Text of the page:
Sometimes children will meet with you casually to ask for the next lesson in an area of the classroom. An effective approach may be to ask the child what was the last lesson he had in that area. He may need to consult his journal for that answer, which is a good check on how responsible he is with updating his journal. It also plants the idea that he is in charge of his construction. When the title of the next lesson is determined then make a plan with the child when this lesson will occur.
Concerning formal meetings, the child should expect to meet with the teacher on a consistently regular basis such as every two weeks. Older and extremely responsible children may meet less often. We all have children like this in our classrooms. These are the children that you rarely need to meet with but they put in a “special request” for a meeting with you. They are just checking in to let you know how responsible they are and are excited to share their work with you. Perhaps they feel a bit left out because they have the perception that you never meet with them.
This is probably the most difficult tool to implement because the teacher needs to give her full attention to the child she is meeting with. It is helpful to give a lesson to the whole community regarding when the meetings will occur and what is expected of the child at the meeting. The children need to know ahead of time that the expectations are to bring their clean, organized work folders and journals. It may help to post a list of students, sort of like appointments, that are coming to the meetings on that day. This gives them the opportunity to be prepared, and meetings can move along without a lot of downtime.
The agenda for these meetings include:
Taking a close look at the child’s work journal and how he uses his time.
Looking at completed and in-progress endeavors.
Is the child responsible for the freedom given to him?
Is the work of expected quality?
Has the child explored all areas of the environment or just his favorite?
What lessons have been given to the child by the teacher and/or his peers?
Has the child followed up appropriately on the lessons given that are essential to societal expectations?
Has the child made responsible choices?
In the meeting the work is quickly reviewed, always listening to the child’s self-evaluation. The teacher should be prepared to offer loving guidance to enable the child to think of alternate solutions, improvements, and suggestions to be responsible for his education. The skillful teacher may plant the seeds of suggestions but never impose or dictate the end result. Make note of work that does not meet the expectations and kindly let the child know she can do better. Perhaps she was not interested in the work or running out of time to complete it. Listen with empathy but let her know that she is capable of great work. Whatever is discussed during these meetings must be followed up on in the future. If the teacher neglects to follow up, the child does not have a clear responsibility check on her freedoms.
“A teacher draws the best from the children through understanding, through studying their individuality and then putting the child on its own resources, as it were, on its own honor. And believe me, from my own experience of hundreds, I was going to say, thousands of children, I know that they have perhaps a finer sense of honor than you and I have.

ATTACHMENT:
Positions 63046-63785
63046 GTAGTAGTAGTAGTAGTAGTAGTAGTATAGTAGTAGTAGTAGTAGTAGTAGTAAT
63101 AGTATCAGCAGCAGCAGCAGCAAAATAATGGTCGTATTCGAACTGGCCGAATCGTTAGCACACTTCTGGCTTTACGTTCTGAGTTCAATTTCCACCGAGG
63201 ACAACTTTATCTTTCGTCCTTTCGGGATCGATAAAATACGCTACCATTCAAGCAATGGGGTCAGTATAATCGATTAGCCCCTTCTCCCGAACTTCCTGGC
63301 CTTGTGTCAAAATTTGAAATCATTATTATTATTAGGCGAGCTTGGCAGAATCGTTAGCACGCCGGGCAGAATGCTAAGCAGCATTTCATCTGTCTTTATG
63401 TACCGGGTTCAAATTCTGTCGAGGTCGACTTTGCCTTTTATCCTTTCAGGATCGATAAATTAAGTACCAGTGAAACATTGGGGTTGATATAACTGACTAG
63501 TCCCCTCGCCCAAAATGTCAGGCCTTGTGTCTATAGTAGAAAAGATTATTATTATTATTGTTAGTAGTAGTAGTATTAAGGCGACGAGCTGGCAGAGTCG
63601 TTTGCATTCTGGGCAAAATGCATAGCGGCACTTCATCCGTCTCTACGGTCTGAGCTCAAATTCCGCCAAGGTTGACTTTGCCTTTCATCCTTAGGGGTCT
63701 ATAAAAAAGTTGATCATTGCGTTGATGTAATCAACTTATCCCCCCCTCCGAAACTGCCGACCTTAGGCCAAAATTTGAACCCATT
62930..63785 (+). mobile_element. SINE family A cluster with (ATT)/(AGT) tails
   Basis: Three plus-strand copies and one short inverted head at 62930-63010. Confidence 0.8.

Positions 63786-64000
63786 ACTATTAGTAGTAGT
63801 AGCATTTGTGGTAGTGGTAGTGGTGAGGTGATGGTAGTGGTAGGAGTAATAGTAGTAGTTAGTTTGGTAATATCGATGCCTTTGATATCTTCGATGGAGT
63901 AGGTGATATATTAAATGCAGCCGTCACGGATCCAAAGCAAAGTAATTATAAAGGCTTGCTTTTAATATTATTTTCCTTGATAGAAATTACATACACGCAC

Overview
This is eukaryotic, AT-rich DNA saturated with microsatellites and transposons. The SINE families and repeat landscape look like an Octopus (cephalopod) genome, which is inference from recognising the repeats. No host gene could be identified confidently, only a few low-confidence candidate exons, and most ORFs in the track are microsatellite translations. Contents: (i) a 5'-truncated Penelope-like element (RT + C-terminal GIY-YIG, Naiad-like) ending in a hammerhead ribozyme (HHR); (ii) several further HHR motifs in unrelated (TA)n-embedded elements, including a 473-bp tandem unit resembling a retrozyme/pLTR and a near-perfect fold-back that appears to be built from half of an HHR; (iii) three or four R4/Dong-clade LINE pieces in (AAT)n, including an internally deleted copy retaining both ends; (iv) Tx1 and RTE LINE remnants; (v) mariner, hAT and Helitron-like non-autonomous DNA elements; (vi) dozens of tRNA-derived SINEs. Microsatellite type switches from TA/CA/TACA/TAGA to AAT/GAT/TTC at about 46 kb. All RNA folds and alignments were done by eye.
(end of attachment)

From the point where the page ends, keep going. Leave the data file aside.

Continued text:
The greatest lessons in life if we would but stoop and humble ourselves, we would learn not from grown-up learned men, but from the so-called ignorant children.”
Mahatma Gandhi, 1931 London
In community-wide conversations and in meetings with the children I have found it useful to freely use the terms we find in Montessori’s writings. Recently I overheard an inspiring conversation between an older child and two younger children in our community. The younger children were asking the older child about self-construction. They had talked about it for a bit of time and were confused about what was being constructed. The older child assured the children that it was quite simple: “ It is like putting Lego blocks together. We need certain lessons to help us understand how the world works and to become part of the society of the world. Each lesson you get is like one of those Lego blocks. The great lessons get us thinking about the next lessons we get to explore. Sometimes the lessons are about the same thing just told a little differently or we hear them differently. We need lots of these lessons or Lego blocks to make sure we are strongly constructed. The best thing about going to a Montessori school is that we can choose which part we are constructing first as long as we are responsible with our freedoms. In fact we can do a lot of things if we are responsible.” Currently, I often hear those children say, “I just got a new Lego block for my self-construction.”
Offering the freedom of cosmic education requires a balance of responsibility. The child’s work journals, the societal expectations, and meetings with the child are three powerful tools we as practitioners are armed with to assist the children in their exploration of the universe. The use of the three tools could be thought of as a choreographed dance: the music, dancers, and director work in collaboration to offer a glorious show. Neglect one of them, the dance fails just as cosmic education, in its full glory, cannot be offered without this collaboration.
© AMI/USA 2014